Eight Models of Business Models, & Why They’re Important

The term Business Model is one that gets thrown around a lot these days. Even though it might sound like a buzzword to you, it’s important to understand what a business model is, and how they are useful.

One of the confusing things about the business model concept is that there are a wide variety of models of business models, and it seems as though everyone that talks about them makes up a new one. This can be frustrating if you are trying to figure out how to use the concept.

At their core, all business models address this questions: how do we sustainably deliver value to our customers? In this instance, the sustainable part refers to your organisation – how can you deliver value so that you’re still around in the future?

In a special issue of the journal Long Range Planning, Charles Baden-Fuller and Mary Morgan say that business models can serve three different purposes. They can describe different kinds and types of businesses. This is critical if we are trying to study them analytically. They can be short-hand descriptions of how firms operate – the primary value here is that you can use the business model to ensure that you have strategic fit across activities. Or they can be role models – you can use them to describe how you want your organisation to function.

More recently, Steve Blank has added another use – he says that business models are hypotheses about how your organisation might be able to create value for customers (see my discussion of this here).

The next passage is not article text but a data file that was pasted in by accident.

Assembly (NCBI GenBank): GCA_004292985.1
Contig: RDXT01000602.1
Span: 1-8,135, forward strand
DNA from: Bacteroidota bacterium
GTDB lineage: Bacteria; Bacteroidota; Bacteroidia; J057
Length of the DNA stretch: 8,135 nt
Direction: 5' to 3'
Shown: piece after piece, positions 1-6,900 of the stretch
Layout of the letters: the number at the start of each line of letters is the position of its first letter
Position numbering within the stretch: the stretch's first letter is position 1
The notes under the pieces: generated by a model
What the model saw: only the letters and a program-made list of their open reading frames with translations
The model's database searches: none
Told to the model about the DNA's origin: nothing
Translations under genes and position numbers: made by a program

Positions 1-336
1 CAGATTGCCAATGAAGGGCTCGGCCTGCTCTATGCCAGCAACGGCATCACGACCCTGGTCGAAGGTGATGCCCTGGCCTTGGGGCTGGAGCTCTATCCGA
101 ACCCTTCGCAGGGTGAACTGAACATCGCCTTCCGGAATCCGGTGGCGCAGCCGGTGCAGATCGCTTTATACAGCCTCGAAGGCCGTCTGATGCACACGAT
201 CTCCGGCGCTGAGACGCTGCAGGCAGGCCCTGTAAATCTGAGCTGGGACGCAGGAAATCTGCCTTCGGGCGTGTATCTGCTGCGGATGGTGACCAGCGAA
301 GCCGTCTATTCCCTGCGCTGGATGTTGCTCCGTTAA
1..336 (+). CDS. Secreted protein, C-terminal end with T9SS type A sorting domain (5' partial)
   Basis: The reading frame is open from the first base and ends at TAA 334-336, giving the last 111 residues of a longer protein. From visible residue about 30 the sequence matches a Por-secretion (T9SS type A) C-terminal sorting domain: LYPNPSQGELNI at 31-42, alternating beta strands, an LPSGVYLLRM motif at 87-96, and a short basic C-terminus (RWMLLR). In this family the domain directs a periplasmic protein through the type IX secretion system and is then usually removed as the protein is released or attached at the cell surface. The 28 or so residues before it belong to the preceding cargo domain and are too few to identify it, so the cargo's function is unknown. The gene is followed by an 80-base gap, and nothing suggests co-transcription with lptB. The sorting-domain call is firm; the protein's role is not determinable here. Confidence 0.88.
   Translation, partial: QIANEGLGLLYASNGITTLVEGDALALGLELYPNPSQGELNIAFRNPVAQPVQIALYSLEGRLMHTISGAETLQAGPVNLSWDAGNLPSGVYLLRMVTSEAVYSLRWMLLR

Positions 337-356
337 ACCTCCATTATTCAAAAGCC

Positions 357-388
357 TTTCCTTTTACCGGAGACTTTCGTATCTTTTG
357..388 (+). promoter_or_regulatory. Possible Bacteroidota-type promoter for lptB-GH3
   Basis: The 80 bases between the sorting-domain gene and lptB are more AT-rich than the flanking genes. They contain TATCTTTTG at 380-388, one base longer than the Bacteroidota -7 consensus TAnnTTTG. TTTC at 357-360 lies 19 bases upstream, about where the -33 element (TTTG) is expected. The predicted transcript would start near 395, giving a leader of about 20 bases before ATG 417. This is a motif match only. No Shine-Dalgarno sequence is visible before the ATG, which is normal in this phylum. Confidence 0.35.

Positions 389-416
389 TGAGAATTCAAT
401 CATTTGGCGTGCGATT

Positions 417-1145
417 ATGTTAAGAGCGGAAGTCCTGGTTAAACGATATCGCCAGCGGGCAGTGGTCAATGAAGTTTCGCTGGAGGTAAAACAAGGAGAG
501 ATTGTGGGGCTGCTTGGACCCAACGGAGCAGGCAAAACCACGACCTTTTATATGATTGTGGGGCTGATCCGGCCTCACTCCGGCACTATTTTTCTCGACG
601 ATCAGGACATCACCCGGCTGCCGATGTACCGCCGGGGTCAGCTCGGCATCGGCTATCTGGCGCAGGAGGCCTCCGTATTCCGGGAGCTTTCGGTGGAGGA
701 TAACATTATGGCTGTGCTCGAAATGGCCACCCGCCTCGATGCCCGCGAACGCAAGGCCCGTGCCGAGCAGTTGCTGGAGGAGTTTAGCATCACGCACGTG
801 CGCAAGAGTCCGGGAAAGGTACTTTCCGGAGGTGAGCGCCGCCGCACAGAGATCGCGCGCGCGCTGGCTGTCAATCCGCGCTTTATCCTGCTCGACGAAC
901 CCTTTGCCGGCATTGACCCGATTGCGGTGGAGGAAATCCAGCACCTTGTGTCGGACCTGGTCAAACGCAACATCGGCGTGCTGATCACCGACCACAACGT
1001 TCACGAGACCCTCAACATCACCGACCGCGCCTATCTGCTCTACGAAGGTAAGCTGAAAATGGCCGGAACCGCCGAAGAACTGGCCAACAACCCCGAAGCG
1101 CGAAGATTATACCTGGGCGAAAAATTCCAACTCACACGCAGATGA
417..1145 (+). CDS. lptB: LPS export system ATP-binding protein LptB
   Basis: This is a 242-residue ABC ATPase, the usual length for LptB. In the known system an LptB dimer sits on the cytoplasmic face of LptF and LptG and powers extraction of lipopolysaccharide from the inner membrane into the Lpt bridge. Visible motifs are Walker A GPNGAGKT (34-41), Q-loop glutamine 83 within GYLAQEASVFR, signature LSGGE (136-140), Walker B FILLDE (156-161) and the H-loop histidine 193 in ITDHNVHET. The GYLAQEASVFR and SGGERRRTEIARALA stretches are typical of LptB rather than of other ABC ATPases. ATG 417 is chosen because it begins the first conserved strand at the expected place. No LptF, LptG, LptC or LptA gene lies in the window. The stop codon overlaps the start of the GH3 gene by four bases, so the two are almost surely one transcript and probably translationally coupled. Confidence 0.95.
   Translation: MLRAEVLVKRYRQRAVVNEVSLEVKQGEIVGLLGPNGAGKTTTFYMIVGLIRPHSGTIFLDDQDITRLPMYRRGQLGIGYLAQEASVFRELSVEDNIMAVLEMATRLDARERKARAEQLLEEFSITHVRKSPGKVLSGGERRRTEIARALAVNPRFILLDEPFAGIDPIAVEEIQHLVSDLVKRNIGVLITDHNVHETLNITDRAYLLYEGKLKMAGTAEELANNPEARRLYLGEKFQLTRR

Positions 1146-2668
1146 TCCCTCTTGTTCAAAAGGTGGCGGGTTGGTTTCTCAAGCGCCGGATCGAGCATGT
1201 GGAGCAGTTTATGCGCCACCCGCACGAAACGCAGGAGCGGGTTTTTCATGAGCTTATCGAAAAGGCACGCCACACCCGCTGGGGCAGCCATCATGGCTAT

To help illustrate some of the important points about business models, here are some of the models of business models that I’ve run across. The list isn’t comprehensive, so I apologise to anyone that I’ve forgotten – it’s simply due to my ignorance.

  1. Value Networks from Verna Allee: Verna was working with some of the basic concepts of business models in the 90s. One of the tools that she developed is Value Network Mapping:

    Key points: value creation and exchange is at the core of understanding business models. You need to clearly articulate how you create value, and for whom. The other key point here is that value isn’t just about money. You can also create and exchange intangible value. You can see her latest work here in her book Value Networks and the True Nature of Collaboration.

  2. Henry Chesbrough: described business models in an article with Richard Rosenbloom and in his book Open Innovation. Here is what his business model looks like:

    businessmodel